A Store of meaningful wellbeing experiences for children
Developed by the CACHE Subject Specialist Team
This store of meaningful experiences has been designed to equip practitioners with children’s well-being ideas that could be embedded in everyday practise and physical environments.
Children’s Mental Health is extremely important, particularly with the rise in Mental Health Statistics. The Mental Health Foundation (2019) reported that 1 in 8 children and young people are affected by mental health issues. Settings are reporting a lack of early help and intervention and so it becomes paramount that we support personal, social, and emotional development at every age and stage.
The advice and guidance available is often geared towards parents and how to best support them but parents are not the only adults in the children’s lives and therefore, we must make it a priority to upskill in this area, learning as much as we can to support the children of our future and their families. An awareness of our own practise allows everyone to have ownership on the delivery. It ensures that everyone’s wellbeing is considered too. The factors that we can challenge and support, means that we can do what we do best in early years…. and get creative!!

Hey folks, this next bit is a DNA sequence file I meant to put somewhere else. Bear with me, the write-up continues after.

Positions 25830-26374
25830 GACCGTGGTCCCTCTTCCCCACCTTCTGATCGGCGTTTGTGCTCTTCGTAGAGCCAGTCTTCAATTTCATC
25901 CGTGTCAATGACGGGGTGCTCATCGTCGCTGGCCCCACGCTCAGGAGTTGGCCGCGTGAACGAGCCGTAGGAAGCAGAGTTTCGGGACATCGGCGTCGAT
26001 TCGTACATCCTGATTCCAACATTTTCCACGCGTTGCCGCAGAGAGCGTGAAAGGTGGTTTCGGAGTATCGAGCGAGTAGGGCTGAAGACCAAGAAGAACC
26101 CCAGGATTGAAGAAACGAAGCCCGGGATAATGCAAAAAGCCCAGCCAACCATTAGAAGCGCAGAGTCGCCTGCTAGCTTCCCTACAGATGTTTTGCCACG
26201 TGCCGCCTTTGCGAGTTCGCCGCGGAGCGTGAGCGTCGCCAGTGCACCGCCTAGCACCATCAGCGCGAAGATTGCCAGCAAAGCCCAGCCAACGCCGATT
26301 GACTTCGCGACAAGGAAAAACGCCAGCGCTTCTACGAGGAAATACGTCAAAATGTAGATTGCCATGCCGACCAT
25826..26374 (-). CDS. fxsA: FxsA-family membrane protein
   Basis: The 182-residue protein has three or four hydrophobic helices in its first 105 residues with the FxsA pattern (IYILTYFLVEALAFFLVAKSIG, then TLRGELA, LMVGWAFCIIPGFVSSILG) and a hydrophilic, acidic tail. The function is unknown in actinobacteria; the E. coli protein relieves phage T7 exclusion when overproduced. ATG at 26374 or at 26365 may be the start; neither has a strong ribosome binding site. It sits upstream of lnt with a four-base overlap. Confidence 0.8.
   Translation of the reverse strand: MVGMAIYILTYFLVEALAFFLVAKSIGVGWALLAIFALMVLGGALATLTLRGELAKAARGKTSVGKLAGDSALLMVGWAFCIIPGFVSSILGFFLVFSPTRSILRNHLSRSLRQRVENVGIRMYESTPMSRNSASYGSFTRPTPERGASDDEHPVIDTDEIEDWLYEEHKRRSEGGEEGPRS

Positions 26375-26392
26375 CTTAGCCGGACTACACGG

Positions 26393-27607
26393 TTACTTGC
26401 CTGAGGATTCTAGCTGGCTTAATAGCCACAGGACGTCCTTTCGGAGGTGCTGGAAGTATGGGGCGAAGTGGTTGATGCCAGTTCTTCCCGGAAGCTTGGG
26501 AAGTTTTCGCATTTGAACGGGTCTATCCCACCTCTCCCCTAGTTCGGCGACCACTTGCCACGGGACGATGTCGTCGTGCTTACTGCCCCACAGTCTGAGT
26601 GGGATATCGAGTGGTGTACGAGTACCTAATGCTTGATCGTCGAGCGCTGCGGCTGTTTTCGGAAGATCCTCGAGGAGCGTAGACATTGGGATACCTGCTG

It is amazing how by changing the language of ‘activity’ to ‘experience’ it broadens our practical ideas and vision in the setting. Improving wellbeing in Early Years comes from embedding these experiences into our every day, not just activities that are set up (although these are still beneficial for awareness).
There are areas that settings and practitioners can focus on such as:
Yoga studio idea
Yoga is becoming hugely popular for both children and adults due to the calming effects and the benefits of stretching your body (and mind). Yoga is an ancient form of exercise and is perfect for stilling the mind. A lot of children instinctively do yoga poses (have you ever noticed this?). A good way of adopting some yoga poses is to use Yoga cards and create your own yoga studio. The children can liken their poses to animals and the environment around them. Mats and mirrors can be used and guidance for the children is recommended.
Dissecting our routine